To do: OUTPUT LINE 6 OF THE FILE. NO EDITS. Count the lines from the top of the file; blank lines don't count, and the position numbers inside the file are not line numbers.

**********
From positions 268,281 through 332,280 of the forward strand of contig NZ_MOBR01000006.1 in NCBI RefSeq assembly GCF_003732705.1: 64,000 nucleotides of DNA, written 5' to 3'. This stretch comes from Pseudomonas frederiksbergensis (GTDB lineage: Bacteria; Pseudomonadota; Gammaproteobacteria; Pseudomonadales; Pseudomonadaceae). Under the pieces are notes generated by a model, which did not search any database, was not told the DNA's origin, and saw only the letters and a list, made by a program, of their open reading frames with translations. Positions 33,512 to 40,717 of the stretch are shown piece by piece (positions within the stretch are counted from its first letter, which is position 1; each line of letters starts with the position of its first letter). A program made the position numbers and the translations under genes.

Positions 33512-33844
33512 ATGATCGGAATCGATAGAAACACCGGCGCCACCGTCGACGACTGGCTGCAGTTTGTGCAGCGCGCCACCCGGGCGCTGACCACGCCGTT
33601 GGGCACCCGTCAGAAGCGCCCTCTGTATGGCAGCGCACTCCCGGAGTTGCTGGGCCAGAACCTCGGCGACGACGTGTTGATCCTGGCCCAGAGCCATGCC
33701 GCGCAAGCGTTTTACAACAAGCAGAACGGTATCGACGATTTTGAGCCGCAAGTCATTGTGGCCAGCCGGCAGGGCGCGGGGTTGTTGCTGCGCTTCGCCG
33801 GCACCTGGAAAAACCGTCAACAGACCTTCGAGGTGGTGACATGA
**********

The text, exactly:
33801 GCACCTGGAAAAACCGTCAACAGACCTTCGAGGTGGTGACATGA